The Quintrex Trident series has been designed to offer very serious blue-water fishing craft in compete packages at affordable prices.
That’s not to say that family boaters won’t also love the Tridents. The Trident 610, 650 and 690 have generous bunks in cuddy cabs, plenty of storage and a host of fishing features, all in solid (4mm bottom, 3mm topsides) plate alloy hulls.
After spending time aboard the 610 Trident, I believe that Quintrex has really put some runs on the board with this series.
Everything is there, from the self-draining treadplate floor to the 135L kill tank, aft bait station, berley bucket, transom live bait tank, twin battery boxes and locking transom door.
It’s all laid out on the new, softer riding Quintrex Blade hull, which has a deeper transom deadrise and finer bow entry then the popular Millennium Hull.
The 610 Trident’s cuddy features elliptical windows for natural lighting, 2m long upholstered bunks with 40cm deep storage bins below and side shelves. A winch is an option but there’s easy access to the anchor well through windscreen and cabin hatches and there’s a handy step at the bulkhead. The bow rail and a reasonably wide gunwale also allow some access forward.
The three-piece windscreen and bimini offered plenty of shelter for first mate and skipper. The mate has a large side storage compartment, grab rail and glove box while the skipper faces a very well set-out dash with engine gauges uppermost, compass, switches, trim tab controls plus a drink holder. The audio system and marine radio are lower but very accessible.
The skipper also has a big side storage pocket and there is ample room for big-screen electronics on the dash top.
The very strong seats on robust storage boxes have good lumbar and side support. The skipper has a footrest and a bolster section of the helm seat could make standing to drive comfortable.
The 135L sub-floor kill tank sits between the seat boxes and the 165cm side pockets have decent foot room below.
The tread plate cockpit floor is self-draining through one-way scuppers and an aft seat and bunk infill are likely options for family anglers.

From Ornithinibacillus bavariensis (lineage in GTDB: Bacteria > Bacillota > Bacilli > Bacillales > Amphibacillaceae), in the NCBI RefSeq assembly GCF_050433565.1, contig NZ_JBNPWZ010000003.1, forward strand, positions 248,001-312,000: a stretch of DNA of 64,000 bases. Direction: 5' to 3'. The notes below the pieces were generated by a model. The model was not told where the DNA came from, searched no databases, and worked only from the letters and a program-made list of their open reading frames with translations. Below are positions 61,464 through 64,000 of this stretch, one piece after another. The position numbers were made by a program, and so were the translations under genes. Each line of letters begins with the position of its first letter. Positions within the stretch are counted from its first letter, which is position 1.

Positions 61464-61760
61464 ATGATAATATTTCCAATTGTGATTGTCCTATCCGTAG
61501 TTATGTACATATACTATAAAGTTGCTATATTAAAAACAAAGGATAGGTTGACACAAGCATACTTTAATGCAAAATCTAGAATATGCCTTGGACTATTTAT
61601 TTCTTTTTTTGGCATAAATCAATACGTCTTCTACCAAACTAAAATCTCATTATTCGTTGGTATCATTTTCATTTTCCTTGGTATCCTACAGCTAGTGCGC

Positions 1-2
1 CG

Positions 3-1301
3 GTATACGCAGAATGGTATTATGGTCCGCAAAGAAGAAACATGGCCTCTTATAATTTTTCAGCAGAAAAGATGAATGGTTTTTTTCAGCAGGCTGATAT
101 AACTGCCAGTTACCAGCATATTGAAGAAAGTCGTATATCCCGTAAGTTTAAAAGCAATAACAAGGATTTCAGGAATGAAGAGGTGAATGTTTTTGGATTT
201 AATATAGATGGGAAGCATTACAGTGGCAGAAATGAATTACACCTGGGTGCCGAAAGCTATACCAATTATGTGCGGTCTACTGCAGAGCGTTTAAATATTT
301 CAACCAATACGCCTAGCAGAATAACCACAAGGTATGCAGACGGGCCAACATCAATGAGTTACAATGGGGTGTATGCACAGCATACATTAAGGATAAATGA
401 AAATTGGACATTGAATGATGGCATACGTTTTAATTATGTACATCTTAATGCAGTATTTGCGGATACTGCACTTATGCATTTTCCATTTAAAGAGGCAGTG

But the Trident is al about fishing and rod holders in the wide gunwales, grab rails, a live-bait well to port in the full-height transom, a locking, sealed transom door and a bait station with cutting board and five rod holders and a six-shot rocket launcher on the bimini frame are all there for the angling team.
The swim platform was wide enough to be very useful for divers.
Quintrex have employed an ‘egg-crate’ construction to maximise strength in tough seas. The 5mm stringers and ribs are fully welded to ensure rigid support for the treadplate floor and there’s a three-year hull warranty.
Interior side height is 71cm, exterior height is 90cm and the 860kg Trident hull is going to impress a lot of people with both its excellent seakeeping and stability at rest.
The 610 is rated for 115hp-175hp engines and the 150hp E-Tec was just right, pushing the Trident gently onto the plane at 2300rpm at a low 8.5 knots (15.8kmh). At 3000rpm the GPS read 16.4 knots (30.3kmh); at 4000 rpm it showed 26 knots (48.6kmh) and at 5000rpm it recorded 34 knots (63.5kmh).
Cruising at 4000rpm, the E-Tec was humming sweetly and sipping around 30L an hour. With 160L of fuel under the floor, this craft could range far and wide.
In calm water and offshore, the 610 Trident performed impressively. The hull felt entirely rigid, the hydraulic steering was fingertip-light and the QL trim tabs were not required.
Ride and handling were spot on and the Trident gave an enjoyable impression of overall balance.
The 610 Trident would best fish four offshore with the skipper mixing driving with some fishing.
There’s no taking away the fishing cred of this well-built and well-performing Quintrex. All necessary features are present, with just a few remaining on the options list. As a drive-away package it’s going to offer formidable competition at around $55,380 with all options mentioned and on a Quintrex trailer.
Finish is very good, decals and paint are spot on and ride and ease of handling make the boat suited even to a beginner.
Towing would require no more than six-cylinder wagon or sedan and the 610 Trident can be launched and retrieved solo.
|Length on trailer||7.18m|
|Height on trailer||2.6m|
|Max engine weight||256kg|
|Construction||4mm bottom, 3mm sides and top|
The new Blade hull struts its stuff. That’s one mighty flat wash there.
The 610 Trident is a head turner, thanks to stylish decals and a very good paint job.
Anchor well access is made easy by the opening windscreen and forward hatch.
Carpet trim at the transom is a touch of class.Reads: 1195